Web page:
Tony Basques


High school

Previous chapter: Middle school

One of my high school portraits
One of my high school portraits

I went to Balboa High School in the Excelsior district. My first year was 1946, having just graduated from James Denman Junior High. I loved industrial arts at James Denman. Print shop, metal shop. Balboa was one of 8 or 9 high schools in San Francisco. I had a great high school experience.

The first day I got to Balboa students were on strike. The students were on strike! The principal was Bob Chase. He graduated from Yale. His one song that we had to learn was Bulla Bulla, which was the Yale fight song. He expelled 6 or 7 players of the football team which was unpardonable according to the students so they went on strike. They wanted to have the football players reinstated. I don't remember what the football players did. Bob probably did the right thing. Who knows what the coaches had to do with it. It somehow got resolved in a day or so. That was my introduction to Balboa High School in 1946.

A group of students holding a sign that says 'We want a principle [sic] not a dictator'
The student strike at Balboa (Image credit: San Francisco History Center, San Francisco Public Library)

I think I told you I was very shy. I took a Spanish class from Mrs. Aced. I was always reluctant to get up and talk. Sometimes that affected me. In an English class I remember having to get up and speak and I would tell the teacher I didn't do my homework. After doing it a few times I chatted with her and told her I get too embarrassed. I was too self-conscious. One day she said, "OK, I want you to come here at lunchtime and you're going to do your talk." So I did it with just the teacher and I will never forget. It broke the barrier for me. First of all she was so thoughtful and understanding of my plight. I sensed that she was wanting me to develop this ability. I still had problems, I had to take a speech class in college. Little did I know I was gonna be a teacher standing up in front of class, blabbering, for years and years.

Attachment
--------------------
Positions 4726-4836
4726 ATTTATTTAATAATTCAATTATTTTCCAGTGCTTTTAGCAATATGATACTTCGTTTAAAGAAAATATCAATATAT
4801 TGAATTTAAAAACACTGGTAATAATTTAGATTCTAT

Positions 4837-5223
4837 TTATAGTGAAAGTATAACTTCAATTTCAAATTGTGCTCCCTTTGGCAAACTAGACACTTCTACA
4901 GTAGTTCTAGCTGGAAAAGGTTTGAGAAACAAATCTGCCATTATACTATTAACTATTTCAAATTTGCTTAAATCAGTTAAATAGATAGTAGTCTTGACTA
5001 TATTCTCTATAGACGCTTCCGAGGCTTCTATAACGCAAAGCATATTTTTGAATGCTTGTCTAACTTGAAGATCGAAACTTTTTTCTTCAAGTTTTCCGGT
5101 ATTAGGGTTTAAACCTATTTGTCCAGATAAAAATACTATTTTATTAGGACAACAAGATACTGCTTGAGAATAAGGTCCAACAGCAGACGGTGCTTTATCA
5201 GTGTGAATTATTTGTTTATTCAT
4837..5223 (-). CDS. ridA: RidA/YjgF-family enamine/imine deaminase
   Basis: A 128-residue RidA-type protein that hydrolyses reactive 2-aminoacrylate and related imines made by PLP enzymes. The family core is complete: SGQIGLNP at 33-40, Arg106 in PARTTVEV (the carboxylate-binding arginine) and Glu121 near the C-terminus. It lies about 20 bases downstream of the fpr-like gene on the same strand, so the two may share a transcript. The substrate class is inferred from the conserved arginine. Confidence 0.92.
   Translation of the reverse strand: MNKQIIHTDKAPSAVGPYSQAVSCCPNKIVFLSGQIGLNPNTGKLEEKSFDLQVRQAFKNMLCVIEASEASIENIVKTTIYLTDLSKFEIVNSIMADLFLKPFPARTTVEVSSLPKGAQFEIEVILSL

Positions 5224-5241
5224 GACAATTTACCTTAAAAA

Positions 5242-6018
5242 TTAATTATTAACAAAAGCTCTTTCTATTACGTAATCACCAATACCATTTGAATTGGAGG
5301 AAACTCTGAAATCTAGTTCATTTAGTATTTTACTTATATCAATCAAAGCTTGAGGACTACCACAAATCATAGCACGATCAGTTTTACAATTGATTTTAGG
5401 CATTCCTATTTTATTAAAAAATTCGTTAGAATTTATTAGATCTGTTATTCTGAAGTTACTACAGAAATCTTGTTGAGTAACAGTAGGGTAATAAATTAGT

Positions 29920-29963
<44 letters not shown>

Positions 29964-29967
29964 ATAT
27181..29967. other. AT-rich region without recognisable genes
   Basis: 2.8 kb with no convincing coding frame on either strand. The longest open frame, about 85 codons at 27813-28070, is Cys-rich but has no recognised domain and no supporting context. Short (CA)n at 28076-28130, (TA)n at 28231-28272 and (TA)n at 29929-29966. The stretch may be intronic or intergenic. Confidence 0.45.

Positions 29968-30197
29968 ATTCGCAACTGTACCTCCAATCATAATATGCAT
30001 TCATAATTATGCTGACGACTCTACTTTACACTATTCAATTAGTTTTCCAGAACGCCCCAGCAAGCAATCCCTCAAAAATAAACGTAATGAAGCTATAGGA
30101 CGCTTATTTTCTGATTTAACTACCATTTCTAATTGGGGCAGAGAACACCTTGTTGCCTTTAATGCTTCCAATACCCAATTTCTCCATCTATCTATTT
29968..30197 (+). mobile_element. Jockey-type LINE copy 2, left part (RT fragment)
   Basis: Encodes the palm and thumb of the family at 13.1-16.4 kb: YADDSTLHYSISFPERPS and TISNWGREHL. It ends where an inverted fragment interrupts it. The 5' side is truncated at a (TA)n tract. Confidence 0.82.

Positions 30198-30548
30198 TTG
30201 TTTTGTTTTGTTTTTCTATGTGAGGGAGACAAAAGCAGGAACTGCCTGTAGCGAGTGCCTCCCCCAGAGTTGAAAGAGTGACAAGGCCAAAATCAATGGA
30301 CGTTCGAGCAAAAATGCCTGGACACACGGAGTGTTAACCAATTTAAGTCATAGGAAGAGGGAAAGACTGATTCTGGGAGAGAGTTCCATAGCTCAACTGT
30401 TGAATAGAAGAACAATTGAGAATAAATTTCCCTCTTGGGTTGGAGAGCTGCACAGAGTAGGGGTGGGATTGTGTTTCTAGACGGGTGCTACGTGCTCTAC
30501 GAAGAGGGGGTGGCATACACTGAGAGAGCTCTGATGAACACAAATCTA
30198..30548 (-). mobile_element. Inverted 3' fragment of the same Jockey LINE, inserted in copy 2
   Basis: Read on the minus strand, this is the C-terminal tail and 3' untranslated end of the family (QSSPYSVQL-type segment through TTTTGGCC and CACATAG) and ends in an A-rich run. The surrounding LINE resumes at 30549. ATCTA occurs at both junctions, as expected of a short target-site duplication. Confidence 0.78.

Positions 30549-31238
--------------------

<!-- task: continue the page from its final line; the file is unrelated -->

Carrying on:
During an exam someone tapped me on the shoulder and said, "you better go see a dentist." I don't know how I got a hold of Siro Guglielmi. He became not only my dentist that I trusted. I pretty much lost my fears of dentist visits because he was so gentle. He had a good sense of humor. He could distract me, talking. Over the years we got to be very good friends. I admired his taking the time to talk to me a lot about my future, my life. We had occasion to go and play golf together! We'd play golf and we'd sit out on Lincoln highway, by the windmill. We'd just sit in the car and we'd talk. We'd talk about life, the future. I didn't have anyone at all in my life that allowed for that kind of conversation. He was gentle, interested. I remember when I signed with the Seals and they were gonna send me to Salt Lake City in the Pioneer league, I was ready to leave, and he gave me a little gift. It was a cosmetic bag. With all the toiletries. Very sweet. I'm sad to say he got very ill. We both went to the same church together. Corpus Christi. I remember on a couple occasions I'd see him sitting, just praying in church. I later found out he had cancer of the spine. When he passed away I was devastated. But I had gone into the service, so I missed that fateful day. But I remember knowing he was very sick. He was a mentor, in the true sense of the word. He had me think about what I wanted to do, where I was going to go. I think even Clara may have gone to him, in fact. So he knew the family.

My very first girlfriend was Marilyn Kirk. I had a crush on her but I wouldn't dare say anything to her. She knew I liked her. She lived on Maynard. Every once in a while I'd walk home with her. On Maynard. We were so young, innocent, we'd maybe go to a party or something. I remember we had a dance. I probably danced with her. I liked going to the dances. I wasn't a good dancer but I liked the social part of it. Go out for dinner, what have you. She was my girlfriend for a bit, but that passed away, faded.

I played the trumpet. I played in the high school band. My music teacher's name was Thayer M. Kinkle. He was in the service. He was very frugal. It was very expensive to have your shoes repaired, so he went to the 5 and dime store, Woolworth's, where they'd sell these little rubber soles that you'd glue to the bottom of your shoes. When he'd be sitting up at the stool, you could see the bottoms, I remember a kid saying, "what do you have on the bottom?" He explained what this was. A cost thing.

Oren Qualls was the basketball coach. He had just gotten out of the navy. He was back in school. He had the suit that he wore before he went into the service. I remember it was so tight and so small for him, but it was the only suit he had. We had a lot of teachers who were in the service. Larry Webber. A guy named Pagano who had 1 arm missing. He wasn't in the service. Well, maybe he was. Maybe that's where he lost his arm.